Friday and Sunday 3/27/98 - 3/28/98
The Fourth Way was launched by the remarkable innovator G.I. Gurdjieff soon after the beginning of this century. It was an attempt to answer the question of how to create a spiritual life under the conditions of modern life. Foreseeing many of the effects of rapidly accelerating technology, and the demise of previously isolated and protected environments in which spiritual practice could be maintained, Gurdjieff argued for a totally new methodology that integrated the traditional 'ways' in methods that could work even as we lived our hectic, artificial lives. He went so far as to claim that there were new methods that could turn the apparent turmoil and distractions of our environment to advantage.
The Fourth Way did not depend on blind faith in human creativity, but supposed that there was an active intelligence or intelligences that was deeply concerned with the evolving universe in all its details. The higher the intelligence, the greater the concern with individuality. As John Bennett (one of Gurdjieff's most creative followers) insisted, all transformational work depended on coming into communication with higher intelligence. However, the core action is produced whenever people come together in a state of conscience. We have to utilise our differences of perception to provide a field in which an intelligence can come into effect.
The Fourth Way now at the end of the twentieth century appears as an important way of understanding what humanity is being called upon to undertake. While preserving our particular inclinations to this or that tradition or practice, it challenges us to question all received wisdoms. It asks us to go beyond the limits of belief. It shows us how to take advantage of the energy of the times. It is a way that is different every time it comes into manifestation. It is no longer to be identified with the legacy of Gurdjieff's own teachings.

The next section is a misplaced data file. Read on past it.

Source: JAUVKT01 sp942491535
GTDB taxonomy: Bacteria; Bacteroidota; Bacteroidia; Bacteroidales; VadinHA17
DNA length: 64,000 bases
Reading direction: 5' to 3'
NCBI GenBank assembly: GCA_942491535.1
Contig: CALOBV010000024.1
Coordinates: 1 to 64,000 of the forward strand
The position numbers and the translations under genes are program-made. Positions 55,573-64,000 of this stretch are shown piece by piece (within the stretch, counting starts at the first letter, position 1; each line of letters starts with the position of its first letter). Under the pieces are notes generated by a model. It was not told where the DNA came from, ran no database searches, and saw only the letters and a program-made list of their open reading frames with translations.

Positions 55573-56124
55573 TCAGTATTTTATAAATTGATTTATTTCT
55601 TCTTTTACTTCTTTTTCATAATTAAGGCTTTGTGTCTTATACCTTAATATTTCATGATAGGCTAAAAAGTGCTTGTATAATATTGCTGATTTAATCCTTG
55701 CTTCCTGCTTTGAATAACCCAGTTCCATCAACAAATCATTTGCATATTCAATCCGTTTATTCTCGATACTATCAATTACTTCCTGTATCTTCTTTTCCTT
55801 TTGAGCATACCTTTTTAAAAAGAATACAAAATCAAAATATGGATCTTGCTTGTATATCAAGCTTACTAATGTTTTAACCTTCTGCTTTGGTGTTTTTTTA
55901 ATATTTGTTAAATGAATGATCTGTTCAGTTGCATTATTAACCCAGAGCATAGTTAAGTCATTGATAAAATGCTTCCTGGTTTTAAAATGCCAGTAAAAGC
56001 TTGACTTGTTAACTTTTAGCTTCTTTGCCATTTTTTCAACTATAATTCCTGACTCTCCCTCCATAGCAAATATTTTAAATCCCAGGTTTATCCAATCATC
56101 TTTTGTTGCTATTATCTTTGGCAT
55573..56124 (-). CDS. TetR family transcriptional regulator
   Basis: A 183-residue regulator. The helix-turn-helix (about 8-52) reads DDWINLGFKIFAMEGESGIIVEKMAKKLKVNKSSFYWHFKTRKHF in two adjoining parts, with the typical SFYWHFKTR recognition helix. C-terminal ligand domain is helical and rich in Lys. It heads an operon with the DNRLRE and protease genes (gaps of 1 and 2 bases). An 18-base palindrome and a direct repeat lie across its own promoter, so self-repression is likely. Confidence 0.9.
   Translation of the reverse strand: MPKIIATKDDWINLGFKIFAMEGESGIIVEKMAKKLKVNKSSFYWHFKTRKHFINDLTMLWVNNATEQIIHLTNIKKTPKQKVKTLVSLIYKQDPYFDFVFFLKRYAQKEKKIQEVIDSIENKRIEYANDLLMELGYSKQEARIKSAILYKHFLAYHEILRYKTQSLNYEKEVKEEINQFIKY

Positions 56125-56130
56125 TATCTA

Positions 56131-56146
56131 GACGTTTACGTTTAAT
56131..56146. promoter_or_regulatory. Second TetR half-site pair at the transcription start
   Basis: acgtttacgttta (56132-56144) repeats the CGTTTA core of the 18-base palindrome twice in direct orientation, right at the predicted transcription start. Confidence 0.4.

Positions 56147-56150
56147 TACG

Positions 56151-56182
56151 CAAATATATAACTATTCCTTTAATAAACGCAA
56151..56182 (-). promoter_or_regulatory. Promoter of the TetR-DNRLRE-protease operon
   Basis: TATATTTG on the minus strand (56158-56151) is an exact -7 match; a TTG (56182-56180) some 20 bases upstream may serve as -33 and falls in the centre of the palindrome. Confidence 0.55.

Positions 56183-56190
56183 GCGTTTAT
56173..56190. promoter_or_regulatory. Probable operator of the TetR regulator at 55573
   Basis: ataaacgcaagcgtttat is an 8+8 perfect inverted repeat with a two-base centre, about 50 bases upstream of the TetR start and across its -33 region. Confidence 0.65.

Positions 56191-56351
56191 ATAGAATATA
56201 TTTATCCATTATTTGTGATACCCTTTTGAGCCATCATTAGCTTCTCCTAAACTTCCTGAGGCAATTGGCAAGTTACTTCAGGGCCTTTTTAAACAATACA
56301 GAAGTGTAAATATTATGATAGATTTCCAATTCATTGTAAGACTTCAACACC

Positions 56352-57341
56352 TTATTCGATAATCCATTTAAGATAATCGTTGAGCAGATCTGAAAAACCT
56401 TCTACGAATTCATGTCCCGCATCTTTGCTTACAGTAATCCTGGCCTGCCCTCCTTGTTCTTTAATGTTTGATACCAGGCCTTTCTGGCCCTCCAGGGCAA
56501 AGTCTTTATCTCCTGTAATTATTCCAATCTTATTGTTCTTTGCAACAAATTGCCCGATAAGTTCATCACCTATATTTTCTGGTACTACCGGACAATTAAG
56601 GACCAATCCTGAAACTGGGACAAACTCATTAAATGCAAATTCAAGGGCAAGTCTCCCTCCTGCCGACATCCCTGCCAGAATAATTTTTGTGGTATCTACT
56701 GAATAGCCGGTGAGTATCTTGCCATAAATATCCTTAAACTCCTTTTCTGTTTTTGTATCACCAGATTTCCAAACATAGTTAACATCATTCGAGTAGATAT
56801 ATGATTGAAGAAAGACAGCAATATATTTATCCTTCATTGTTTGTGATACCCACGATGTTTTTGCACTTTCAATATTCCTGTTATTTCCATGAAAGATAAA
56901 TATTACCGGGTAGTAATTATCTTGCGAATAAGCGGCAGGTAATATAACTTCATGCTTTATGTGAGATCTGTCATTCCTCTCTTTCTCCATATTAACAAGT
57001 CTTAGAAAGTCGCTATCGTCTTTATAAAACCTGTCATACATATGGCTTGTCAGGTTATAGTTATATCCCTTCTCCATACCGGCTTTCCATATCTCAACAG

Anthony Blake, a student and collaborator of John Bennett, will be conducting a workshop on this ever-renewing methodology. Some of the topics to be addressed are: being in the body, making consciousness, communication outside space and time, receptivity to higher influences and the reading of experience. Sometimes we will be talking, sometimes we will be dancing, sometimes we will be in silence. Most of the usual distinctions between theory and practice will not apply. The point is to create a kind of knowledge that proves itself and does not require belief in another person's words.
You are welcome to join in the enterprise.
But you must be ready to question, attend, wish for your own sake and for the
sake of others as well. One of Gurdjieff's many practical sayings was: All true
initiation is self-initiation.
Friday March 27 & Saturday March 28, 1998
Location: The Sufi Bookstore
227 W. Broadway
New York City, NY 10013
of Studies: Anthony Blake
DuVersity is a 501(c)3 Non-Profit Organization.|
This site and all DuVersity materials contained herein ©1998-2004.